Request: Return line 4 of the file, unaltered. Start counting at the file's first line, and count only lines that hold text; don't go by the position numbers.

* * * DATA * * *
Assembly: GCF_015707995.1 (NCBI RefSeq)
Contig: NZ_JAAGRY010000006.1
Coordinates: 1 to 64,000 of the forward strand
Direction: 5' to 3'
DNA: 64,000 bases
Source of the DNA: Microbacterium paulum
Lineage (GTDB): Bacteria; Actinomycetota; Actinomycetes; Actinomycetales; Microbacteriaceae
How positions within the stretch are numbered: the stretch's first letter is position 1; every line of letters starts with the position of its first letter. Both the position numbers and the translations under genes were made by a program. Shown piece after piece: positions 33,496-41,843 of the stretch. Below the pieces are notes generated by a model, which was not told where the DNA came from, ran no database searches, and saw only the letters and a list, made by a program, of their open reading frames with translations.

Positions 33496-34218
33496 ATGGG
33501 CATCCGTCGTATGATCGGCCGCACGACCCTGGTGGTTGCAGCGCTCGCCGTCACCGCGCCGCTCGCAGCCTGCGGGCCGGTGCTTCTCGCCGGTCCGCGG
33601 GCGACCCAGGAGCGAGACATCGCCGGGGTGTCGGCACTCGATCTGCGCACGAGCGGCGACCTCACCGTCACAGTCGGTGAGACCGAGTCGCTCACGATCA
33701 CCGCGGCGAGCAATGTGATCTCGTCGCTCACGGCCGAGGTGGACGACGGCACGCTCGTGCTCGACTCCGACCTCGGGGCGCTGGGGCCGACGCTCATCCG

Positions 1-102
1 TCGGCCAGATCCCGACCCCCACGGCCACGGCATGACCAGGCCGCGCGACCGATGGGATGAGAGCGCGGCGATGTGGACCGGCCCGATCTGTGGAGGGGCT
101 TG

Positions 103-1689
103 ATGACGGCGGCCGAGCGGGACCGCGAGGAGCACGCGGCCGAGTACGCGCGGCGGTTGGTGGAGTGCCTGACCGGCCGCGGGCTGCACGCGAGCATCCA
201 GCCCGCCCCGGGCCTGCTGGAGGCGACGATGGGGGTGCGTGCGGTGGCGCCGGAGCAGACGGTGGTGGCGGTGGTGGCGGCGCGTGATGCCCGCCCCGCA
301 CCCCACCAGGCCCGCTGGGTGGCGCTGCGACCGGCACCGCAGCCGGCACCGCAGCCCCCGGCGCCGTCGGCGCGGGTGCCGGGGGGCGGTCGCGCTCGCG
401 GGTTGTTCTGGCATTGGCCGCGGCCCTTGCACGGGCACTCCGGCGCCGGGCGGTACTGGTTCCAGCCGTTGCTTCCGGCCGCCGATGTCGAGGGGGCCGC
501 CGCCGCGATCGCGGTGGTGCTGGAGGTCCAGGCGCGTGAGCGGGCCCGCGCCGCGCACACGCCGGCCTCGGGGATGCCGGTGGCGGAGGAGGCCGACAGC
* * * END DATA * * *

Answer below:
Direction: 5' to 3'